DADE CITY — Go figure. On an almost summery afternoon, at an event known well for its ornate headpieces, Wanda Wilson found out that few people were in the market for a new hat.
Yes, even the owner of Happy Hats is having a downer of a year.
"I'm barely breaking even," said Wilson, leaning back in a chair underneath her small tent. "This customer base today … they just can't afford it."
Unlike previous years at the Mercedes-Benz Little Everglades Steeplechase, people didn't have quite as much money to spend on colorful hats, equine-themed clothes, trinkets or much of anything else.
The crowd was noticeably lighter Sunday, a decline that organizers and patrons have pinned on the nation's sputtering economy. Officials with the event said they were expecting a turnout of about 13,000, down from about 16,000 last year.
"It's not quite as heavy with people," said Jack Oberding, executive director of Diabetic Charitable Services, one of three local charities that receives funds from the event. "Things are down and I think it's the economy. It's too bad because anybody who comes out here loves it."
A spring staple since 2000, the Little Everglades Steeplechase takes place on a picturesque 2,000-acre ranch north of Dade City. The event is purportedly centered around the steeplechase, a hybrid sort of horse race that lasts 1 1/4 miles and is broken up by six hurdles on the lush, green ryegrass track. Speed is important, but for the thoroughbreds, the jumps matter the most.
Getting the word out
But as usual, the event lived up to its billing as a colorful and eclectic social scene.
On the infield, visitors had no shortage of options, either taking stock of the antiques, stopping to enjoy a jazz band, munching on hamburgers, watching the Jack Russell terrier races or taking pictures of their children riding horses.
The aristocrats were inside the VIP tents ringing the track, many of them well-coiffed men in blazers and women wearing slinky, tight-fitting dresses and big, flowery hats.
"It's wonderful out here and the weather is always nice," said Pat Zwolsky of Dade City, who stepped out from under one of the tents to watch a horse race. "I look forward to it. It's a great day to see friends and have some fun."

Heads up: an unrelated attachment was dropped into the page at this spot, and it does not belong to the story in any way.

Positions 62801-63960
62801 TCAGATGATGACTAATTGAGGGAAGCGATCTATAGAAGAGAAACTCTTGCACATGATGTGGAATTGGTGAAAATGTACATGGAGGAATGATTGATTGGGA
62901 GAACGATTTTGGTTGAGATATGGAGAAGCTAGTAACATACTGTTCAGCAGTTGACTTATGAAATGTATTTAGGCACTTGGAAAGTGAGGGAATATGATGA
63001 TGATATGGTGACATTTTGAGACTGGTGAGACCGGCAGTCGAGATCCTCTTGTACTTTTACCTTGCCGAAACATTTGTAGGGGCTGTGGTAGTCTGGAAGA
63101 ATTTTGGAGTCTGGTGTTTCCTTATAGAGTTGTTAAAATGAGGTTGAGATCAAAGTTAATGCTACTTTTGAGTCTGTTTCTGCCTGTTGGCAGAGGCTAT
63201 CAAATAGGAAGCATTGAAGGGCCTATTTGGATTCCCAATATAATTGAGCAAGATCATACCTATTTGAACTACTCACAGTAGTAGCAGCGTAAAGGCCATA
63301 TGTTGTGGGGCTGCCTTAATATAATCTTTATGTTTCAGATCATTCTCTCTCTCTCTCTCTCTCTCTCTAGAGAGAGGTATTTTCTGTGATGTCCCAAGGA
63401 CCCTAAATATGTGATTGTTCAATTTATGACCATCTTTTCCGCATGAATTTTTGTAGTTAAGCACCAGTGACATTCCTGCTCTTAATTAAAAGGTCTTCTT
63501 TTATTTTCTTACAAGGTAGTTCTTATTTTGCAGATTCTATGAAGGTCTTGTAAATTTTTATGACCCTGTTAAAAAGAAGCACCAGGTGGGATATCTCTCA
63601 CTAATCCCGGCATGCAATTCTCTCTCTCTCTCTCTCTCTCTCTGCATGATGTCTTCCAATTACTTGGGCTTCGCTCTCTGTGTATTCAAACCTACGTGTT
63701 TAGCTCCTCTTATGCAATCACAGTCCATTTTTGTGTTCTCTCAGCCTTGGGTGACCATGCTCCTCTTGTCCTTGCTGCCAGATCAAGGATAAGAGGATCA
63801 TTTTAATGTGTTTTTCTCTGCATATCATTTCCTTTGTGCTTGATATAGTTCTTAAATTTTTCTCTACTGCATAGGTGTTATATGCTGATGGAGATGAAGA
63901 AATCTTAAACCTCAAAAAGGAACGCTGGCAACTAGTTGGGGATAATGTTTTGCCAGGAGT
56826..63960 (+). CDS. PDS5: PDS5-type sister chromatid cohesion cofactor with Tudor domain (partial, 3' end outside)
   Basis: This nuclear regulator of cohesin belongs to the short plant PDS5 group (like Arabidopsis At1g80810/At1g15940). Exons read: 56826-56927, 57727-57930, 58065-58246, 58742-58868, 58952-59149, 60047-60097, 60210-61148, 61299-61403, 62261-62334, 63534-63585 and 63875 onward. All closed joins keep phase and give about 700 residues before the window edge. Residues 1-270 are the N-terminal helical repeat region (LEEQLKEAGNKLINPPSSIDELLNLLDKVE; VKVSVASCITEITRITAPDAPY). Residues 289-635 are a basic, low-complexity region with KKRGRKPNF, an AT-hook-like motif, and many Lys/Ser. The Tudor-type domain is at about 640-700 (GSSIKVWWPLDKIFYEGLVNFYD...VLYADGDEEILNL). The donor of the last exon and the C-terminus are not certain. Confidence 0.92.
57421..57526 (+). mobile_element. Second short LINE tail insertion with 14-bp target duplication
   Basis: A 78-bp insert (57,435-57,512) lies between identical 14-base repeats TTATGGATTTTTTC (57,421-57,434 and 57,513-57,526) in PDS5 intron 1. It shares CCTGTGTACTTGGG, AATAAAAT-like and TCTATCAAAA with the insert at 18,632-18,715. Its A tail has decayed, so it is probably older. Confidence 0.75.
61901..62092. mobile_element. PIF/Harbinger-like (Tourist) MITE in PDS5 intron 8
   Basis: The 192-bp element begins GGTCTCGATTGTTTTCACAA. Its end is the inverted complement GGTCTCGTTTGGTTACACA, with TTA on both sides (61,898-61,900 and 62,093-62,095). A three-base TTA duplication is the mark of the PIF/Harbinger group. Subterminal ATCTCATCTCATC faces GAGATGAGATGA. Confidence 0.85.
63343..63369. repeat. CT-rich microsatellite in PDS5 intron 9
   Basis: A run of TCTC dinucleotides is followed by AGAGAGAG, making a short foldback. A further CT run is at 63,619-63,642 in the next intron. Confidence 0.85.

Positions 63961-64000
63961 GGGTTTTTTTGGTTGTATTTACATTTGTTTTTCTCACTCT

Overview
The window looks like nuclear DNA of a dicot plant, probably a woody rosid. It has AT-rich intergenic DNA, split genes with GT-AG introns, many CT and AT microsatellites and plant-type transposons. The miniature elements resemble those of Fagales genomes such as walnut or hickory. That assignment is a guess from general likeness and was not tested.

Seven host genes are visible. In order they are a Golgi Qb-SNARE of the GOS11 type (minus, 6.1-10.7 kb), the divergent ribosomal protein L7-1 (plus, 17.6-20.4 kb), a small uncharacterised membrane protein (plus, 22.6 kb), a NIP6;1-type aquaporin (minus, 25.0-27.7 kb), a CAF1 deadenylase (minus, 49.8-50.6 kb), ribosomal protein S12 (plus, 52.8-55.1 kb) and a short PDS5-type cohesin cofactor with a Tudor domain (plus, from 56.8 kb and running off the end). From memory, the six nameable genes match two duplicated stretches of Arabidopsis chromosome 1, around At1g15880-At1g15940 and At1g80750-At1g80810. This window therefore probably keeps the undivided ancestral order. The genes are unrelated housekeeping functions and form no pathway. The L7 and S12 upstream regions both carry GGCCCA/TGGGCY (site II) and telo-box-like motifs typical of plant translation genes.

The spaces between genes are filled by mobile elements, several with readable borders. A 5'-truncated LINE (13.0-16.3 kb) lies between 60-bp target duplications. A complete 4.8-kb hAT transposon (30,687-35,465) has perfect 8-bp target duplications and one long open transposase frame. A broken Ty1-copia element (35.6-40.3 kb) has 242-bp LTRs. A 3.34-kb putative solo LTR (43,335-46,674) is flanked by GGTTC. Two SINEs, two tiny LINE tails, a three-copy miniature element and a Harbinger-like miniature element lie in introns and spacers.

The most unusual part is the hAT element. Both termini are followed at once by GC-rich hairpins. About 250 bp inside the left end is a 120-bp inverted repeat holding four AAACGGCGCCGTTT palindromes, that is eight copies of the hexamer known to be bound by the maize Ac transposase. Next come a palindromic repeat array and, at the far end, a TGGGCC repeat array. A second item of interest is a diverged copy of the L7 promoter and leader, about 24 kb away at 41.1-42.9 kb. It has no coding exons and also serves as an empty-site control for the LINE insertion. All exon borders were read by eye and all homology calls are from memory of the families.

Walking with her award-winning terriers Norma Sue and Paula Anne, Laurie Phillips of Lakeland said the smaller crowd at the event was a little unsettling.
"We need to get the word out better, maybe," Phillips said. "It's not just for horse people and dog people. It's so laid back and relaxing out there."
Despite the unusually small crowd, Chelsey and Austin Hill might have found one item immune to the concerns of the recession: fried food. The Hills of Marysville, Ohio, were selling funnel cakes at an event for only the second time since buying a trailer — and the previous owner's secret recipe — in November.
They've found business to be pretty good.
"We decided to try it and it's actually been pretty easy," said Chelsey Hill, while her husband and father scrambled inside the trailer to accommodate a line of customers. "In this economy, maybe people are saving money and looking more forward to fairs and events like these."
Now, if only people would buy more hats.
"This is a hobby for us," Wanda Wilson said, eyeing a couple of girls who were a little too grabby with a hat topped with ostrich feathers. "If I had to depend on this for a living, I'd be hurting."
But "you can't blame families for cutting back," said her husband, Ken Wilson. "You don't have to have a hat."
Joel Anderson can be reached at email@example.com or (352) 754-6120.
2,000 Acreage of ranch where the steeplechase takes place.
1 1/4 Total number of miles that are covered in the horse race.
6 Number of hurdles on the track for the thoroughbreds to jump.